What really burns my hide is that one of the reasons given for changing the web project model in ASP.NET 2.0 is that large teams complained of lock contention on the project file. This isn’t a problem with the existing web project model, this is a problem with pessimistic locking on a large project! This has led to many complaining about the new project model.
If the real argument for sticking with VSS is that it is free, one should consider Subversion which is orders of magnitude better.
I suspect that the real reason many stick with it is because they are used to it. Many have never actually taken a class or read a tutorial on version control, so the ramp up time for a new system seems daunting.
On one hand, there is nothing wrong with that. If it is really working for you, why change? On othe other hand, VB6 worked for a lot of developers, but there is only so long you can ignore the advantages to moving to VB.NET or C#.
If Microsoft provides a component, many developers will never evaluate alternatives. This makes sense for many reasons such as dependency avoidance. Who has the time to evaluate other options when one is already built in? Even so, one should have at least some small exposure to other solutions. Especially when they too are free.
For example, in ASP.NET 1.1 it makes good sense to use the built in Tracing mechanism for logging. It is very configurable and extensible and generally meets the needs of most developers. However many developers find it to be extremely slooow and discovered that Log4Net is an even better solution for their needs. By breaking out of Microsoftitis they discover a mature logging framework that meets their functional needs and performance needs.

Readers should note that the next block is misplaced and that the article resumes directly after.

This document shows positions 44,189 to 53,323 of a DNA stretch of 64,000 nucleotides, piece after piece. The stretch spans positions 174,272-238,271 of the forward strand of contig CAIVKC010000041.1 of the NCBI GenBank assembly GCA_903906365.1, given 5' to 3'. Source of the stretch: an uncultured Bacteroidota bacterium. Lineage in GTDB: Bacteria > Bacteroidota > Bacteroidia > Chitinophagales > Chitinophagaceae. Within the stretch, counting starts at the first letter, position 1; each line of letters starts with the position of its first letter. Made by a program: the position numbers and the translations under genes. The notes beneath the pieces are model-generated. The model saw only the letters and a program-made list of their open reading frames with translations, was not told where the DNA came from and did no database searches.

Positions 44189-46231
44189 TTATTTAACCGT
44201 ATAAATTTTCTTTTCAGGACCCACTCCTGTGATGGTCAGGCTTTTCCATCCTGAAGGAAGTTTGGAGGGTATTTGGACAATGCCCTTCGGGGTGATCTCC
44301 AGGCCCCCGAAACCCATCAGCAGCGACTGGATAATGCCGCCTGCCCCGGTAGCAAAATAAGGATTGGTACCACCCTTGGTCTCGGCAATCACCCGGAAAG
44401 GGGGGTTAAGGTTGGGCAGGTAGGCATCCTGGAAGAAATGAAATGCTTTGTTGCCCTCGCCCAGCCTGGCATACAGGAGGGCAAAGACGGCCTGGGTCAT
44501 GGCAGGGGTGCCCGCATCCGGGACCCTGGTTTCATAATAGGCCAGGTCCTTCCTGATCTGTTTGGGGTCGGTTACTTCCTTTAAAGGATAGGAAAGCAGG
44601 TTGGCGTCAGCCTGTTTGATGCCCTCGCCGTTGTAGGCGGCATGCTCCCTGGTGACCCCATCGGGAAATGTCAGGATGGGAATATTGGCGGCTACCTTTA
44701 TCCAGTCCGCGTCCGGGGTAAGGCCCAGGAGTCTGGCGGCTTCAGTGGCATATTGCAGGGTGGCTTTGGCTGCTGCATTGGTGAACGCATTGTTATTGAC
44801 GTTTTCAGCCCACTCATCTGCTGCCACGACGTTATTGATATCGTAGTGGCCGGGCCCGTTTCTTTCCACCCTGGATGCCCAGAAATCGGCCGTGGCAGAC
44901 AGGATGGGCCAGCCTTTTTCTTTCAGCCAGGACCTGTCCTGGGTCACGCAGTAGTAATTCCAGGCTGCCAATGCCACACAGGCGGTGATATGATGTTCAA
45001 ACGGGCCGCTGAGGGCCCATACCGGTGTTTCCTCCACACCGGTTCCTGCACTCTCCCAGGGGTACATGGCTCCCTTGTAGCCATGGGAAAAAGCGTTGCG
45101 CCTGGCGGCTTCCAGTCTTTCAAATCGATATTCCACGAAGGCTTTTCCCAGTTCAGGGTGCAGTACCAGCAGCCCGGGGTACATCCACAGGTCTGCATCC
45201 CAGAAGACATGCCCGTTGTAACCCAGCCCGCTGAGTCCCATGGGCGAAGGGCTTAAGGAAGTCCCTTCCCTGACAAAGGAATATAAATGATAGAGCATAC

The fact that it is in essence a port of the java community’s Log4j does not detract from its usefulness. Log4j has been around a long time and that maturity is apparent as they have solved a lot of problems that other roll-your-own logging frameworks are just now discovering.
If you are a .NET developer I am by no means advocating that you switch to Java (though you may want to spend some time programming in Java, Ruby, Python, etc…). I firmly believe that in a language to language comparison, C# is a much better language to write software in than Java.
However, the language syntax itself is not the whole of the development experience. Many of the features we are just oohing and ahhing about in VS.NET 2005 have been in Java IDEs such as IDEA and Eclipse for a long time now. It seems that we are rediscovering the many things that Java and SmallTalk developers take for granted.
So what I am advocating is to diversify your development reading, toolbox and experience. For example, instead of complaining about how expensive Team System is, consider that by using Trac, MbUnit (or NUnit) and Subversion, you have many of the tools that TS provides, but for free. You don’t have to be beholden to the Microsoft way.
Instead of only reading Microsoft Press, read a book on Java or Ruby. Read up on MVC and other architectural styles and decide for yourself whether or not it makes sense to use it on your next ASP.NET project. Read up on REST as an alternate to SOAP and understand the differences and the advantages and disadvantages of each.
Most of all, consider working on an open source project. In the comments to my post on Open Source, Joe Brinkman says it well when he describes the benefits of being involved in an open source project.
In my office, the closest I ever came to some of the best and brightest in the development community was seeing someone speaking onstage or reading their book/blog. Since working on an OS project, I have had the opportunity to trade ideas with some of the best .Net developers in the world.